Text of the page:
Obsessions… wasp nests… and snake-filled brick piles.

Let me start at the beginning… or rather, the middle.

Late spring and early summer brought more planting, this time on the other side of the house. The ground was even more difficult to work in the back.

As they say, insanity is doing the same thing over and over, expecting a different result.

Wheelbarrow load by wheelbarrow load, we moved a brick pile that the former owners had left to the side of the house.  (Last year, when I removed the tarp, several snakes came slithering out — lovely surprise!  It would not be the last that I saw of them.)  Some of the bricks are laid out in a path near our little barn, to be set in next year, as soon as the spring softens the earth. The rest of it was used by M. to install a flat foundation under our new grill, since we have no patio.  That’s another to-do list — and another future project — as we consider some future home renovations.

That entire side of the house is now planted in lavender ‘grosso,’ enjoying the full sun exposure next to the field. Not native, you say?  You’re right, and I’ll also confess that the garden beds are a healthy mix of natives, new hybrids of natives, and select non-native plants.

Despite the heavier-than-usual rains and the challenges of the soil and black walnuts on either end of the field, the lavender did well. The vision?  The lavender will provide a wave of color that can be easily relocated when we plan later home improvements, such as that patio. From my armchair, I’m feeling quite ambitious and am considering adding several more more feet of them in 2019.


And now, I have a confession to make.

Last spring, I developed a bit of an obsession. A crush… on the New Perennial movement.

And with that, the designs of Piet Oudolf.  Most people will know him from the High Line. Watch Five Seasons if you have the chance.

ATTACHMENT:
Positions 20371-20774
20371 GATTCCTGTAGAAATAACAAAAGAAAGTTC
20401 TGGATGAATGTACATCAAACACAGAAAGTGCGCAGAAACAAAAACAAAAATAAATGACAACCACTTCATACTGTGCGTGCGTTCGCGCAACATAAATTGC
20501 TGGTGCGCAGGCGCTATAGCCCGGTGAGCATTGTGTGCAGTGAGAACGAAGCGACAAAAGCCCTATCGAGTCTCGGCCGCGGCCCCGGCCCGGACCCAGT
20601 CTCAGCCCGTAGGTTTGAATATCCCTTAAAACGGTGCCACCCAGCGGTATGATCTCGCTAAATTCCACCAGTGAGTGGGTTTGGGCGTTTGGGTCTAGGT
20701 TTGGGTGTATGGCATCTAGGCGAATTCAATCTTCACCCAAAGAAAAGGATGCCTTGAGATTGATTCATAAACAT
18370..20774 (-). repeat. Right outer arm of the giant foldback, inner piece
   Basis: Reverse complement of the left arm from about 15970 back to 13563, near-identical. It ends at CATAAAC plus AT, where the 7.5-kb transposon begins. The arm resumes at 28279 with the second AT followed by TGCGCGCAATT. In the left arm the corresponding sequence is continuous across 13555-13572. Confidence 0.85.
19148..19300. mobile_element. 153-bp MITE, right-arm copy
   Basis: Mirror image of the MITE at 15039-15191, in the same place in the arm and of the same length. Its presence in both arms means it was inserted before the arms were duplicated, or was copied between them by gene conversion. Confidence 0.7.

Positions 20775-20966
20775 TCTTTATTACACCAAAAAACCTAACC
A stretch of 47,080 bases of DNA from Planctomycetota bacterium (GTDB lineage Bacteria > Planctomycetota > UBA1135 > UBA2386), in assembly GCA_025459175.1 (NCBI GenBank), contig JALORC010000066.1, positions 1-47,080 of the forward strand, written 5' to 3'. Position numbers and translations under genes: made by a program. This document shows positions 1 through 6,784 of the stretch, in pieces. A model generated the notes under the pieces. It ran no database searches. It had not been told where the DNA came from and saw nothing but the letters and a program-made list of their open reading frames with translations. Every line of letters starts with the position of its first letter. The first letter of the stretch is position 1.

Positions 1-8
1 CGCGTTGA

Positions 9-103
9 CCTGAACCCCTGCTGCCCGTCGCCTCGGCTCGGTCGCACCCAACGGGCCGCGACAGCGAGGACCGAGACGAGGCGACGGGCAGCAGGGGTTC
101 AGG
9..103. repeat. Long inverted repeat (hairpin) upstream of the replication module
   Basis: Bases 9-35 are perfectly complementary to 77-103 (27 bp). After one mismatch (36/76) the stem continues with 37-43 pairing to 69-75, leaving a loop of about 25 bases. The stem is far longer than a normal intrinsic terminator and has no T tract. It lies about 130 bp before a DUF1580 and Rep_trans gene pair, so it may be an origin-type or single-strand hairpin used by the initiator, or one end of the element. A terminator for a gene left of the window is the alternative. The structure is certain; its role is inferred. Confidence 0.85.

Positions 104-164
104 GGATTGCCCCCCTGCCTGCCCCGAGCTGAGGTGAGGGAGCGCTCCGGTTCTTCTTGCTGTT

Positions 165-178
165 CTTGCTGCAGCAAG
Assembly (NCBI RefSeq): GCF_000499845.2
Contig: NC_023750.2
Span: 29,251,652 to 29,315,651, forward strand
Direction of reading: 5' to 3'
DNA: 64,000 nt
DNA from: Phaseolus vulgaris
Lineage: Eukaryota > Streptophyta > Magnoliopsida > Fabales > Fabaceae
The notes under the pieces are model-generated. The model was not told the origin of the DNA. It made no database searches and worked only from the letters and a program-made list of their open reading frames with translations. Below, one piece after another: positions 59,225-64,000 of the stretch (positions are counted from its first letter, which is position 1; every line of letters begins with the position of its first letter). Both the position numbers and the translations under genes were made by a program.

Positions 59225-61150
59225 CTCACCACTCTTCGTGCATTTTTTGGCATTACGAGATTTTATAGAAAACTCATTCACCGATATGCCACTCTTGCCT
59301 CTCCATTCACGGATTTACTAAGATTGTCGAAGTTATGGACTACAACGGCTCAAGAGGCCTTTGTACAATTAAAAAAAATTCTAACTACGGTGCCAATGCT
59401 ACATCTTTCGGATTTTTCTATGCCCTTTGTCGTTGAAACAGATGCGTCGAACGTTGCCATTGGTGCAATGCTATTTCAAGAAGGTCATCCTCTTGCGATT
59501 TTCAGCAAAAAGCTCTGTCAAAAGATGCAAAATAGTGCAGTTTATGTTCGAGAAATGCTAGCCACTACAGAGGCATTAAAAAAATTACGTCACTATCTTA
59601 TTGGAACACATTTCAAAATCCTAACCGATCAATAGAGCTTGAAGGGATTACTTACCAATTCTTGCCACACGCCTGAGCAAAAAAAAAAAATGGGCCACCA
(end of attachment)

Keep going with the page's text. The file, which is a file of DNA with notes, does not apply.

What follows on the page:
Inspired by this, a lot of what I’m planting here at Windy Knoll aims at that more “natural” look. It’s a focus on year-round shapes and interest, plant combinations, and how the shapes and colors evolve. Think of the interest of seed heads in the winter months. In the spirit of native planting, it just so happens that birds and wildlife will enjoy the seeds and the areas to take refuge during that cold season.

So now the northwest corner of the house is planted in white echinacea, salvia, purple liatris and some accents of other plants, like astilbe. It needs more, and the plan is to add some native grasses next season, I just ran out of time (and steam).

The northwest planting

How there was time for anything else, I do not know. But we squeezed in a nice trip to Spain. Of course, we made a visit to the Real Jardín Botánico while we were in Madrid.

Agapanthus at the Real Jardin Botanico


Finally, the blooper reel.  A difficult lesson: yellow jacket nests. One early morning, I was trimming back an overgrown area between our house and the neighbor’s place. I am ruthless and fearless, and became absorbed in pruning back the tangle of wisteria in the forsythia. Then it hit me.  Piercing pain all over my body. Then that slow-motion moment as a looked down and realized I was covered in wasps.

Home alone, my mind raced on what to do first.  I flung away my glasses as I clawed away a wasp that was stinging my face. The clothes were next as I ran toward the house — and toward the garden hose, thinking I’d dislodge them with water.  They stayed on the clothes, and with those removed, I ran into the house to nurse my wounds and consult with my friends and the Web on how to reduce the discomfort. The swelling was local.

The lesson:  those nests are in the ground and very hard to see, especially when covered with wisteria. I was fine. But step carefully as you garden.